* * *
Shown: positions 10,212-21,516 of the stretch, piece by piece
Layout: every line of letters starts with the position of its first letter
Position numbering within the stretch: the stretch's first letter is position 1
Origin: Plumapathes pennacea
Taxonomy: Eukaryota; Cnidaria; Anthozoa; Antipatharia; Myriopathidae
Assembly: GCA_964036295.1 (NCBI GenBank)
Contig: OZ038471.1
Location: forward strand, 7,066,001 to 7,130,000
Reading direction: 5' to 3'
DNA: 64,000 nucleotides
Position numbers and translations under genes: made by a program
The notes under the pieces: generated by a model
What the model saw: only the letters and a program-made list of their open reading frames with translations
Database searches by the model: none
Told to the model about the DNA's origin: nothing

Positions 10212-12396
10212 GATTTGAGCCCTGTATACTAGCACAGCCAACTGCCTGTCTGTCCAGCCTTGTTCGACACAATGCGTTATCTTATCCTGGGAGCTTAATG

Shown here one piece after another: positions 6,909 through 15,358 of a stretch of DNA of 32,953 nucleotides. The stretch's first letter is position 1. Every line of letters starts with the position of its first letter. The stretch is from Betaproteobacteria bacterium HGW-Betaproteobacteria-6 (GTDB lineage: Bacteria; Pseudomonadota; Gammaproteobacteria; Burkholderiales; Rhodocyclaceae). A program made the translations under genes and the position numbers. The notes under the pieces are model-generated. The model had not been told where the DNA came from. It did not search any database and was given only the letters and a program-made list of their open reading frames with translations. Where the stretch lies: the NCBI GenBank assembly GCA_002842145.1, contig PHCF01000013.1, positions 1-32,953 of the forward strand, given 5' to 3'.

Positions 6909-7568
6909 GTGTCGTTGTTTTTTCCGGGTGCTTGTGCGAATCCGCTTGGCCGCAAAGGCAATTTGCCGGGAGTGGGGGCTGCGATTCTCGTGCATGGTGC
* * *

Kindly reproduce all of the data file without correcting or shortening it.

Shown: positions 10,212-21,516 of the stretch, piece by piece
Layout: every line of letters starts with the position of its first letter
Position numbering within the stretch: the stretch's first letter is position 1
Origin: Plumapathes pennacea
Taxonomy: Eukaryota; Cnidaria; Anthozoa; Antipatharia; Myriopathidae
Assembly: GCA_964036295.1 (NCBI GenBank)
Contig: OZ038471.1
Location: forward strand, 7,066,001 to 7,130,000
Reading direction: 5' to 3'
DNA: 64,000 nucleotides
Position numbers and translations under genes: made by a program
The notes under the pieces: generated by a model
What the model saw: only the letters and a program-made list of their open reading frames with translations
Database searches by the model: none
Told to the model about the DNA's origin: nothing

Positions 10212-12396
10212 GATTTGAGCCCTGTATACTAGCACAGCCAACTGCCTGTCTGTCCAGCCTTGTTCGACACAATGCGTTATCTTATCCTGGGAGCTTAATG

Shown here one piece after another: positions 6,909 through 15,358 of a stretch of DNA of 32,953 nucleotides. The stretch's first letter is position 1. Every line of letters starts with the position of its first letter. The stretch is from Betaproteobacteria bacterium HGW-Betaproteobacteria-6 (GTDB lineage: Bacteria; Pseudomonadota; Gammaproteobacteria; Burkholderiales; Rhodocyclaceae). A program made the translations under genes and the position numbers. The notes under the pieces are model-generated. The model had not been told where the DNA came from. It did not search any database and was given only the letters and a program-made list of their open reading frames with translations. Where the stretch lies: the NCBI GenBank assembly GCA_002842145.1, contig PHCF01000013.1, positions 1-32,953 of the forward strand, given 5' to 3'.

Positions 6909-7568
6909 GTGTCGTTGTTTTTTCCGGGTGCTTGTGCGAATCCGCTTGGCCGCAAAGGCAATTTGCCGGGAGTGGGGGCTGCGATTCTCGTGCATGGTGC